You may not be able to cuddle a fish. But that doesn’t deter the city’s many aquarium enthusiasts. So many, in fact, that Kolathur has grown into a hub for this hobby — not just for India, but Southeast Asia as well. Keeping fish may seem simple, but it is a hobby that must be approached responsibly. To do that, professionally-run public aquariums are essential. Now, Chennai finally has one that is of international standards in terms of display and stocking parameters.

The Chennai Public Aquarium at Chetpet Eco Park is India’s first World Biotope and Chennai’s first public aquarium. It features various biotopes of the world, each containing within it a recreation of that region’s exact natural habitat and fish. Each is accompanied by digital info displays. This is a Public-Private-Partnership initiated by the Tamil Nadu Fisheries Development Corporation (TNFDC) with Aquasstar.

Return of the native

Sam Solomon, a key resource person for this project, lists some of the species from across the world that Chennaiites will get to see here. The South American biotope, he says, includes rare specimens such as the peacock bass, talking catfish, freshwater stingray and leporinus stratus. The Central American one features salvinis, red devils and firemouths, among others. The African one has the “very rare” giraffe catfish, the upside-down catfish and the peacock chichlid to name a few. Inhabitants of the Southeast Asian biotope include rainbow shark, tiger barb and the rare odessa barb, while the Australian one houses eight rare varieties of the Australian rainbowfish.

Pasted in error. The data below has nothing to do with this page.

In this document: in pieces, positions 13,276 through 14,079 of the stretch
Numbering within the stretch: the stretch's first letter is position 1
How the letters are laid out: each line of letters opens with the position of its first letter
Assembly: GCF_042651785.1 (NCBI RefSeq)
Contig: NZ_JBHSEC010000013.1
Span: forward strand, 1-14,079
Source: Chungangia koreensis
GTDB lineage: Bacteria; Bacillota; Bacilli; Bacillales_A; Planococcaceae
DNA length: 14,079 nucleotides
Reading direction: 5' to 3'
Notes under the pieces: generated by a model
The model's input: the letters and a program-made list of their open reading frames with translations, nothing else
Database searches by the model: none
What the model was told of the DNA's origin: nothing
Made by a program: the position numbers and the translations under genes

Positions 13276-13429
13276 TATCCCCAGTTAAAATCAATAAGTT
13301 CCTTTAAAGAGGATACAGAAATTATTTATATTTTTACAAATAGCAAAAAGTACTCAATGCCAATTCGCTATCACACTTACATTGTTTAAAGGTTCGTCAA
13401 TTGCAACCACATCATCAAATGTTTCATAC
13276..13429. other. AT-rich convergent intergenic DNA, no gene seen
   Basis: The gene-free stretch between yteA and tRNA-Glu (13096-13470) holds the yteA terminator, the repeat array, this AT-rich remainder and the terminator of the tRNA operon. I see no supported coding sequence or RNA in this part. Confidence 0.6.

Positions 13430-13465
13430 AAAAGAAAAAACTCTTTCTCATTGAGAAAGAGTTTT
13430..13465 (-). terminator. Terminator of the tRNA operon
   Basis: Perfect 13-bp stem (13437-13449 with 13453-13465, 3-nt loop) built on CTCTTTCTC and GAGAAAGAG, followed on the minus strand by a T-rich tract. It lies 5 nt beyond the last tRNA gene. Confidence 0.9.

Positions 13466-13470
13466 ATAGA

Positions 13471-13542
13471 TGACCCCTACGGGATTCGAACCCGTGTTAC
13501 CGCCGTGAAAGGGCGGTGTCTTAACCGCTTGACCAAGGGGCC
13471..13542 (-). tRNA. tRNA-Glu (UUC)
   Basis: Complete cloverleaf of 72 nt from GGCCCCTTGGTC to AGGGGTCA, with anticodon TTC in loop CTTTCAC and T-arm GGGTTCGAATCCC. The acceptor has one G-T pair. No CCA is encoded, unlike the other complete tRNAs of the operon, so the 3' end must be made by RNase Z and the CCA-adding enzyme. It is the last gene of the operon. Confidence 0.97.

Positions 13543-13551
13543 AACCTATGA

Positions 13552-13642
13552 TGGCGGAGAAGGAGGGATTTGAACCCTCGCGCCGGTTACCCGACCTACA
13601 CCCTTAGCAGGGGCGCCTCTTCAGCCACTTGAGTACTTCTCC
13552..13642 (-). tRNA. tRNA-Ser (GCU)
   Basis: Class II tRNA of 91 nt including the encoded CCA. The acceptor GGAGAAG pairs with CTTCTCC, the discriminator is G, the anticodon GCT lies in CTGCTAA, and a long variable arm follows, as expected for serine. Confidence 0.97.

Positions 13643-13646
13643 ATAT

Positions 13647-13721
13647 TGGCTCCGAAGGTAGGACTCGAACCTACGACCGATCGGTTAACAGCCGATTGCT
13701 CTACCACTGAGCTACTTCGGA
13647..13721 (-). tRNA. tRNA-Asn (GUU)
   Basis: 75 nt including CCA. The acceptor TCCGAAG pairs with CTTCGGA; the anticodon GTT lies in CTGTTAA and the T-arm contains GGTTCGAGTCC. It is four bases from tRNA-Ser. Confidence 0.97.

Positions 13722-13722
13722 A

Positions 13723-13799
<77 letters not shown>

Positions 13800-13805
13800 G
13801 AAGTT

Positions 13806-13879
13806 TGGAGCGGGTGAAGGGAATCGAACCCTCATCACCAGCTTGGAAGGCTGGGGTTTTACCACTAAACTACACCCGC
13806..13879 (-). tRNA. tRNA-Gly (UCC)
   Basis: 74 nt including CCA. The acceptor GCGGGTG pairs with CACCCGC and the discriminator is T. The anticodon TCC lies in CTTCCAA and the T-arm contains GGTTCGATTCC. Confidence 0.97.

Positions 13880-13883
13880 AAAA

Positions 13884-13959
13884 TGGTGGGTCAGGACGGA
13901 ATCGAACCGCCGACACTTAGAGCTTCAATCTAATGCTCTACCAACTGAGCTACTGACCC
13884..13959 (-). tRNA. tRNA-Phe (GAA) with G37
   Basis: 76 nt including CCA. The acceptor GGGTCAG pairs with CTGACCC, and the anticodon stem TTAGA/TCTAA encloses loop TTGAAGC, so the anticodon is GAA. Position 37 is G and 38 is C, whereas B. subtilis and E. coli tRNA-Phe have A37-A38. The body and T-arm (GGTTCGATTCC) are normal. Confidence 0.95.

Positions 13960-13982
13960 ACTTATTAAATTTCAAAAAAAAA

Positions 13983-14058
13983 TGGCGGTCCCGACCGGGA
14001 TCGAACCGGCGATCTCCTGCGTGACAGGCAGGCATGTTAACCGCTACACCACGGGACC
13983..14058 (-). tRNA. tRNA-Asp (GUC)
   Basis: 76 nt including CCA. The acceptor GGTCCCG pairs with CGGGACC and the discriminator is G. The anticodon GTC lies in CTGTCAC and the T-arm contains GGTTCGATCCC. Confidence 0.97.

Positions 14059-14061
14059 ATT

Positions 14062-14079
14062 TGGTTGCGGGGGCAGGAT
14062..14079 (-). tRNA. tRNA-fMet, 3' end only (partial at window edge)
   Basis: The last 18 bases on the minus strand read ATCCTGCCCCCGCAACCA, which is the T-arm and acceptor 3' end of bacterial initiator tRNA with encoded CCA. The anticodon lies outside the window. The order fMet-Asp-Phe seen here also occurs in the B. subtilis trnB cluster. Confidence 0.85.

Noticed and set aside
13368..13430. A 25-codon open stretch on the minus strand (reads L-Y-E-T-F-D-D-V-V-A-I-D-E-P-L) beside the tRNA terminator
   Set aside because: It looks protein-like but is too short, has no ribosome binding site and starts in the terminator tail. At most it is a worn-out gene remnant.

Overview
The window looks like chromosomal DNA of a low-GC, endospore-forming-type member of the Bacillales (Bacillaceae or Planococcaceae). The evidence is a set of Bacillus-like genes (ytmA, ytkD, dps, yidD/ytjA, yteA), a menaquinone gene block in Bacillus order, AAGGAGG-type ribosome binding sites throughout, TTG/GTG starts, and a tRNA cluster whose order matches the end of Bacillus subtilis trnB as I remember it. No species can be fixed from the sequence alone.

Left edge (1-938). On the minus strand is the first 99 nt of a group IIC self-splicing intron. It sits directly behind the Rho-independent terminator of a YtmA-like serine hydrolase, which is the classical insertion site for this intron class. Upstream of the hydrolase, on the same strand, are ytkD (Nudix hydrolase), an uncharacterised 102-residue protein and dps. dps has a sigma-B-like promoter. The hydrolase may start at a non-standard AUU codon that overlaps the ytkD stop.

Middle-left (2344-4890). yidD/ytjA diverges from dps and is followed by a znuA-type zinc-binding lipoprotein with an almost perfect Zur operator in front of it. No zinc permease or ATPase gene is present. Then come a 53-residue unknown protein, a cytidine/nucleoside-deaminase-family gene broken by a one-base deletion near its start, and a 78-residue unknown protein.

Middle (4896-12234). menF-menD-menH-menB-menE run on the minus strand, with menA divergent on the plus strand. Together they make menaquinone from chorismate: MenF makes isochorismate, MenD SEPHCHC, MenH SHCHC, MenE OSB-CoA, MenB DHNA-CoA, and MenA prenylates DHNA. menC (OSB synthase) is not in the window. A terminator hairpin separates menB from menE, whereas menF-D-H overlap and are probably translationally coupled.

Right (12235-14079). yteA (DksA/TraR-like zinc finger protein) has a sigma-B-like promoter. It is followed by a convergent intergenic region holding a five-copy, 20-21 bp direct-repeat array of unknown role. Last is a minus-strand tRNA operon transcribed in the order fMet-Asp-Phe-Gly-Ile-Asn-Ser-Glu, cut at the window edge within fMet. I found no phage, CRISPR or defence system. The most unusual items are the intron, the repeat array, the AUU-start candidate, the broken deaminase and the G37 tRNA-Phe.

Other rare specimens from around the globe
  • Ornate bichir
  • Senegal bichir
  • Clown knife fish
  • Swamp snakeheads

He says that having fish has been his passion since he was in school, adding, “We hope those who come to this aquarium will learn to become more responsible towards aquatic life. The rate of extinction of species under water is much more rapid than over land, wildlife under water is threatened not just by pollution and habitat loss but also the release of non-native species that rapidly over breed and kill native stocks.”

He adds, “The hope is to quickly have smaller tanks that focus on the little gems of fish and invertebrates found in Indian waters and have posters and interactive events. The Government gave us a free hand once they realised that we were passionate and competent and were eager to repay that trust and get others as interested in this as we are. Perhaps we will eventually even do fish study trips to biotopes within the State. Anything is possible!”


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